Memories of Nitta sensei

From Ellis Amdur:

Nitta sensei was one of the most gracious human beings I ever met.  I only saw her irritated, much less angry on a couple of occasions.  One was particularly memorable.

Like most martial traditions, there are always personal issues.  It’s not surprising, really, given that we are people fascinated with power.  This sometimes devolves from the kind of power one wields with one’s arms to politics and personal issues.  Among my seniors in the ryu was a woman who had trained for a short time under Kobayashi sensei.  After she became ill, this woman trained with Nitta sensei, but  she decided that she was not truly Nitta sensei’s student.  Unfortunately, she made this attitude known, both in her words and her behavior.  Although this surely bothered sensei, she never made her feelings apparent.

We were invited to participate in an embu at the Sugino dojo.   Sugino Yoshio, of Tenshin Shoden Katori Shinto-ryu, was a close friend of Nitta Sensei, and someone whom she respected very much.  In such circumstances, sensei was even more than usually meticulous that every action we undertook would reflect well on the ryu.  A fellow student and I, who had accompanied sensei, were sitting on the side of the dojo area, along with various eminent practitioners from various ryu.  Sensei and my senior bowed, initiating the ai-naginata set of kata .  In the initial move, the partitioners clash their naginata together, blade-to-blade.  This awase move sets up the timing and spacing of the kata, as well as emphasizing a kind of “internal” training, using the core of the body to generate power.  They started the kata, and in the middle, my senior stopped dead, holding up a hand..  She had forgotten the next move!  Without a bow, she turned her back and returned to start the kata over again.  It is hard to describe, but the measure of sensei’s anger was the stillness of her expression.  She showed – – – – – – – nothing.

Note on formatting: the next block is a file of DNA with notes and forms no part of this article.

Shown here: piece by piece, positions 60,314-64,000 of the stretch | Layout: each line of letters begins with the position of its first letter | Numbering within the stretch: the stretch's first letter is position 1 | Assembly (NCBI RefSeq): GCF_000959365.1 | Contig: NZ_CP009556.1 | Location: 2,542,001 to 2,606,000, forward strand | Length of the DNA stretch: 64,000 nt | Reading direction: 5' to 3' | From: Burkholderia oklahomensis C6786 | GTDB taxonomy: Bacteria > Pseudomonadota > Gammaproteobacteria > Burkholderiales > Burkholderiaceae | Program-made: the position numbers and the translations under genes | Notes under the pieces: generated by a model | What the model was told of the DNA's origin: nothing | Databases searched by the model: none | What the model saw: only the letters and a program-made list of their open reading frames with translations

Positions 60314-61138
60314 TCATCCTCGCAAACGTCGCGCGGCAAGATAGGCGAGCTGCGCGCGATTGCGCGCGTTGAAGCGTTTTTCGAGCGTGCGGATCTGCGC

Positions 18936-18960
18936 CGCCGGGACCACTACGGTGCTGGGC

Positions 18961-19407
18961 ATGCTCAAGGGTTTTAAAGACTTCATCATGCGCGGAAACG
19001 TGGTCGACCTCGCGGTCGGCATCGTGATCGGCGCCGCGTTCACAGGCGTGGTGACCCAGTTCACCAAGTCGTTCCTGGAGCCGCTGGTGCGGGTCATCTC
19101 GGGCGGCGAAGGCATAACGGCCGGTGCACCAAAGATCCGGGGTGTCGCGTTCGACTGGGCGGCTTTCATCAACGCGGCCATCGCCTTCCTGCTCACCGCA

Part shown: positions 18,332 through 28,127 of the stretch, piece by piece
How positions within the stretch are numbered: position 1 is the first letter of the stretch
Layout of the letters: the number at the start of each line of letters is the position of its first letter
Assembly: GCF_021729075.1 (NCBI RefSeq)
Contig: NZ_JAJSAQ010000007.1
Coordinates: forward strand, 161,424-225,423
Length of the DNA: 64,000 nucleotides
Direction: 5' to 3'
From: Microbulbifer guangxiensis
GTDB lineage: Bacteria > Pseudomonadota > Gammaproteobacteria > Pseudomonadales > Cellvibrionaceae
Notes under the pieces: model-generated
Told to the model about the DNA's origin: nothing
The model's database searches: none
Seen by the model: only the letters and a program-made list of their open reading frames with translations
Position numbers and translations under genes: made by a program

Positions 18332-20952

She lined up to reinitiate the form, and at the initial contact of the weapons, there was a loud crack.  A three inch piece of oak snapped off the end of the senior’s weapon, and hissed through the air, as horizontal as a bullet.  It went right past my face (I was about 20 feet away) and smashed into a wall behind me.  Sensei didn’t pause, simply continued the form, and the ones that followed.

She weighed perhaps one hundred ten pounds.  I have stood in a batting cage, trying to hit a baseball slung from one of those machines for practice batting.  Easily 80 miles an hour.  That piece of wood was going at the same speed.   Shortly after that, my senior discontinued practice.

Nitta Suzuyo – Tachi Awase Reishiki #1

Nitta Suzuyo – Tachi Awase Reishiki #2